Found 2 items, similar to Golden mole.
English → English
Definition: golden mole
n : mole of southern Africa having iridescent guard hairs mixed
with the underfur
English → English
Definition: Golden mole
(g[=o]ld"'n), a. [OE. golden; cf. OE. gulden,
AS. gylden, from gold. See Gold
, and cf. Guilder
1. Made of gold; consisting of gold.
2. Having the color of gold; as, the golden grain.
3. Very precious; highly valuable; excellent; eminently
auspicious; as, golden opinions.
(a) The fabulous age of primeval simplicity and purity of
manners in rural employments, followed by the silver age
, bronze age
, and iron age
(b) (Roman Literature) The best part (B. C. 81 -- A. D.
14) of the classical period of Latinity; the time when
Cicero, C[ae]sar, Virgil, etc., wrote. Hence:
(c) That period in the history of a literature, etc., when
it flourishes in its greatest purity or attains its
greatest glory; as, the Elizabethan age has been
considered the golden age of English literature.
, three gilt balls used as a sign of a
pawnbroker's office or shop; -- originally taken from the
coat of arms of Lombardy, the first money lenders in
London having been Lombards.
. See under Bull
, an edict.
(Bot.), the shrub Cytisus Laburnum
, so named
from its long clusters of yellow blossoms.
(Bot.), an aquatic plant (Orontium aquaticum
), bearing a thick spike of minute yellow
(Bot.), the buttercup.
(Zo["o]l.), a large and powerful eagle
) inhabiting Europe, Asia, and
North America. It is so called from the brownish yellow
tips of the feathers on the head and neck. A dark variety
is called the royal eagle
; the young in the second year
is the ring-tailed eagle
(a) (Mythol.) The fleece of gold fabled to have been taken
from the ram that bore Phryxus through the air to
Colchis, and in quest of which Jason undertook the
(b) (Her.) An order of knighthood instituted in 1429 by
Philip the Good, Duke of Burgundy; -- called also
, a bribe; a fee. [Slang]
(Bot.), a South African shrubby composite plant
with golden yellow flowers, the Chrysocoma Coma-aurea
(Hist.), a tribe of Mongolian Tartars who
overran and settled in Southern Russia early in the 18th
, a hagiology (the “Aurea Legenda”
by James de Voragine, Archbishop of Genoa, in the 13th
century, translated and printed by Caxton in 1483, and
partially paraphrased by Longfellow in a poem thus
, the way of wisdom and safety between extremes;
sufficiency without excess; moderation.
Angels guard him in the golden mean. --Pope.
(Zo["o]l), one of several South African
Insectivora of the family Chrysochlorid[ae]
moles in form and habits. The fur is tinted with green,
purple, and gold.
(Chronol.), a number showing the year of the
lunar or Metonic cycle. It is reckoned from 1 to 19, and
is so called from having formerly been written in the
calendar in gold.
. (Zo["o]l.) See Oriole
. See under Pheasant
, a kind of apple, of a bright yellow color.
(Zo["o]l.), one of several species of
plovers, of the genus Charadrius
, esp. the European
, syn. Charadrius pluvialis
called also yellow plover
, black-breasted plover
, and whistling plover
. The common American
species (Charadrius dominicus
) is also called
, and bullhead
. (Zo["o]l.) See Baltimore oriole
, in Vocab.
(R. C. Ch.), a gold or gilded rose blessed by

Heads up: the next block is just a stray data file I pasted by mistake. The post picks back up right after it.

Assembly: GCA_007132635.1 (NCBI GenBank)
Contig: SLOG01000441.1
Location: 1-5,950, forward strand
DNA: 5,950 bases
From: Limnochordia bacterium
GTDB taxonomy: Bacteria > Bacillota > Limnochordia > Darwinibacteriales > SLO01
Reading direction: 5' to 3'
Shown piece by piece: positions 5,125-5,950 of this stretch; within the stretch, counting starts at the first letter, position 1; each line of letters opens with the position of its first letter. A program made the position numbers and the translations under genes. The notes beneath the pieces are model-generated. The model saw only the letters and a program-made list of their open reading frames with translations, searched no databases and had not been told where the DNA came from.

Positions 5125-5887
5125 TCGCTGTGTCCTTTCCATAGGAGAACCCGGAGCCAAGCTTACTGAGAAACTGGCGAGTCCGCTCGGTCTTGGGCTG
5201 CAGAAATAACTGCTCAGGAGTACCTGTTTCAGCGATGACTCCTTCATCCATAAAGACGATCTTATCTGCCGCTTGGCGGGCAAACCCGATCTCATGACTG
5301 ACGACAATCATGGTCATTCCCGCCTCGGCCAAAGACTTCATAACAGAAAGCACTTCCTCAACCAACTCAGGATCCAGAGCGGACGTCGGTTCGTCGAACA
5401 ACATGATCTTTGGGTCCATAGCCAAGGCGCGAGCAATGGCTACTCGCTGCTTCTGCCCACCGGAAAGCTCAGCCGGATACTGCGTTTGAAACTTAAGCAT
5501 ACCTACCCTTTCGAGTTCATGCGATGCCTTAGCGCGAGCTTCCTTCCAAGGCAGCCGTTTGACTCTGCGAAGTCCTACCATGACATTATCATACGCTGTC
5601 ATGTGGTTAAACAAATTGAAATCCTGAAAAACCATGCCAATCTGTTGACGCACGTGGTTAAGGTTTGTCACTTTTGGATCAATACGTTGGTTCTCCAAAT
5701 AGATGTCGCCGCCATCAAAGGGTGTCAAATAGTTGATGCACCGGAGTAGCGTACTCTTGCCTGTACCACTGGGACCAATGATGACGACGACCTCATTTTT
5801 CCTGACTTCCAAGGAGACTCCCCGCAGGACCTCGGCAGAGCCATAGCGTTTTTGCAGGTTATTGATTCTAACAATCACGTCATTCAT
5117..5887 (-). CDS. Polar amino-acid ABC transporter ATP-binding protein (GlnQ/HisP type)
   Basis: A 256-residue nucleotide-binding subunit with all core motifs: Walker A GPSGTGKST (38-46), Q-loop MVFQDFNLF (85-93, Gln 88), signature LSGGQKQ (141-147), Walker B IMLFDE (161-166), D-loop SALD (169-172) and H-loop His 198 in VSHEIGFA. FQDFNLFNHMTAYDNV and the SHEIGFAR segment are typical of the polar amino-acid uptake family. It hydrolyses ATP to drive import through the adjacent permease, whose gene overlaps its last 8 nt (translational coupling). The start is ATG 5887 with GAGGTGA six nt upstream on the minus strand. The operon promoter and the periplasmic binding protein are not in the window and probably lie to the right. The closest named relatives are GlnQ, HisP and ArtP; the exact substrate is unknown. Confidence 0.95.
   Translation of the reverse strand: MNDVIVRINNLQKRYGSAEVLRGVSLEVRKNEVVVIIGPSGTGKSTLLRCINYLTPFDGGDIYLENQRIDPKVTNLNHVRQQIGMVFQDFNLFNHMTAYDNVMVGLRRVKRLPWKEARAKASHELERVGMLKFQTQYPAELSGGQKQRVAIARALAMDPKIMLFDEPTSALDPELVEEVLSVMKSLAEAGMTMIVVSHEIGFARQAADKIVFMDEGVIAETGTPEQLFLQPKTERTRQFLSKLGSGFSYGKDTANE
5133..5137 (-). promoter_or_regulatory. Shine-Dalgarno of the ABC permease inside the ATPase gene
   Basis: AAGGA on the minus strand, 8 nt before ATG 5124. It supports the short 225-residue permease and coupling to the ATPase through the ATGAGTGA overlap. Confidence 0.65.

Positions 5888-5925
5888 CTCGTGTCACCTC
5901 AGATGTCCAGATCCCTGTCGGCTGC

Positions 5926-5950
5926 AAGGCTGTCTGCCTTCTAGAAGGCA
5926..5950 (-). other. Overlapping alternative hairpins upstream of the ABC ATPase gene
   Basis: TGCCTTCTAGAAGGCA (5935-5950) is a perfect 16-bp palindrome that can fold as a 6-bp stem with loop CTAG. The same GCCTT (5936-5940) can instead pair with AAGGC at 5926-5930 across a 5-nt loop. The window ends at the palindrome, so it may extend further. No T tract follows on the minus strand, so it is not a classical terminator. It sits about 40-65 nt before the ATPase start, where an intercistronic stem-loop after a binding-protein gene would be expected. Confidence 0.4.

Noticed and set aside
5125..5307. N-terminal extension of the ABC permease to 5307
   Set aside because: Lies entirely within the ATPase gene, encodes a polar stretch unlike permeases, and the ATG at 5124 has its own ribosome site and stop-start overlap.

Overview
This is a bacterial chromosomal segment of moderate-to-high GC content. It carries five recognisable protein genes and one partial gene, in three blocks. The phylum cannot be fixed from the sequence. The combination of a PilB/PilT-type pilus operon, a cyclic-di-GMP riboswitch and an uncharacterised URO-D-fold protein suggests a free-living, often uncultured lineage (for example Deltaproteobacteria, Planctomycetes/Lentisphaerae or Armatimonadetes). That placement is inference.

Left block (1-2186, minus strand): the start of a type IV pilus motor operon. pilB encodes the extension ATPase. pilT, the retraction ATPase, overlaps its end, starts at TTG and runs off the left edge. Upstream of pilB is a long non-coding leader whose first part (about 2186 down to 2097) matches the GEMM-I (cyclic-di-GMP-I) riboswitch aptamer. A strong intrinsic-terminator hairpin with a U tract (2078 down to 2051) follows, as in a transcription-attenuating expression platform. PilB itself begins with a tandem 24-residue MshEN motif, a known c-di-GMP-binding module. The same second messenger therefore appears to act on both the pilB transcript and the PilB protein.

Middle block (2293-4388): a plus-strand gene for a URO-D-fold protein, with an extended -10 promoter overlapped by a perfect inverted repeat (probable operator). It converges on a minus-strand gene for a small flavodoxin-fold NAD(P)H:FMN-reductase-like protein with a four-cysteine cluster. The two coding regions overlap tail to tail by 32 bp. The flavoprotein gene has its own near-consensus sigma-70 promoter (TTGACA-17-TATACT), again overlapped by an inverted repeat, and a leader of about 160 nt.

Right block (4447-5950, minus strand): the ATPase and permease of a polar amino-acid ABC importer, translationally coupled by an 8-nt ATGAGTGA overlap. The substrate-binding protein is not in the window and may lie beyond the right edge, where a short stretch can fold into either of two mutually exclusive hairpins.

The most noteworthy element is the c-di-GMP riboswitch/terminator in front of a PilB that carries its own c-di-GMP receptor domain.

the pope on the fourth Sunday in Lent, and sent to some
church or person in recognition of special services
rendered to the Holy See.
(a) The rule of doing as we would have others do to us.
Cf. --Luke vi. 31.
(b) The rule of proportion, or rule of three.
(Bot.), a composite plant (Inula crithmoides
), found on the seashore of Europe.
(Bot.), a low herb with yellow flowers
), blossoming in wet
places in early spring.
(Bot.), a perennial ranunculaceous herb
), with a thick knotted rootstock
and large rounded leaves.
Golden sulphide of antimony
, or Golden sulphuret of antimony
(Chem.), the pentasulphide of antimony, a golden or
orange yellow powder.
(Zo["o]l.), a common American wood warbler
); -- called also blue-eyed yellow warbler
, garden warbler
, and summer yellow bird
(Zo["o]l.), a bright-colored hymenopterous
insect, of the family Chrysidid[ae]
. The colors are
golden, blue, and green.
. See under Wedding
, n. [OE. molle, either shortened fr. moldwerp, or
from the root of E. mold soil: cf. D. mol, OD. molworp. See
1. (Zo["o]l.) Any insectivore of the family Talpid[ae]
They have minute eyes and ears, soft fur, and very large
and strong fore feet.
Note: The common European mole, or moldwarp (Talpa Europ[ae]a
), is noted for its extensive burrows. The
common American mole, or shrew mole (Scalops aquaticus
), and star-nosed mole (Condylura cristata
have similar habits.
Note: In the Scriptures, the name is applied to two
unindentified animals, perhaps the chameleon and mole
2. A plow of peculiar construction, for forming underground
3. (fig.)A spy who lives for years an apparently normal life
(to establish a cover) before beginning his spying
. See under Duck
. See Chrysochlore
(Zo["o]l.), an orthopterous insect of the
, which excavates subterranean
galleries, and throws up mounds of earth resembling those
of the mole. It is said to do damage by injuring the roots
of plants. The common European species (Gryllotalpa vulgaris
), and the American (Gryllotalpa borealis
the best known.
(Zo["o]l.), any one of several species of Old
World rodents of the genera Spalax
several allied genera. They are molelike in appearance and
habits, and their eyes are small or rudimentary.
(Zo["o]l.), any one of several species of
short-tailed American shrews of the genus Blarina
, the duck mole.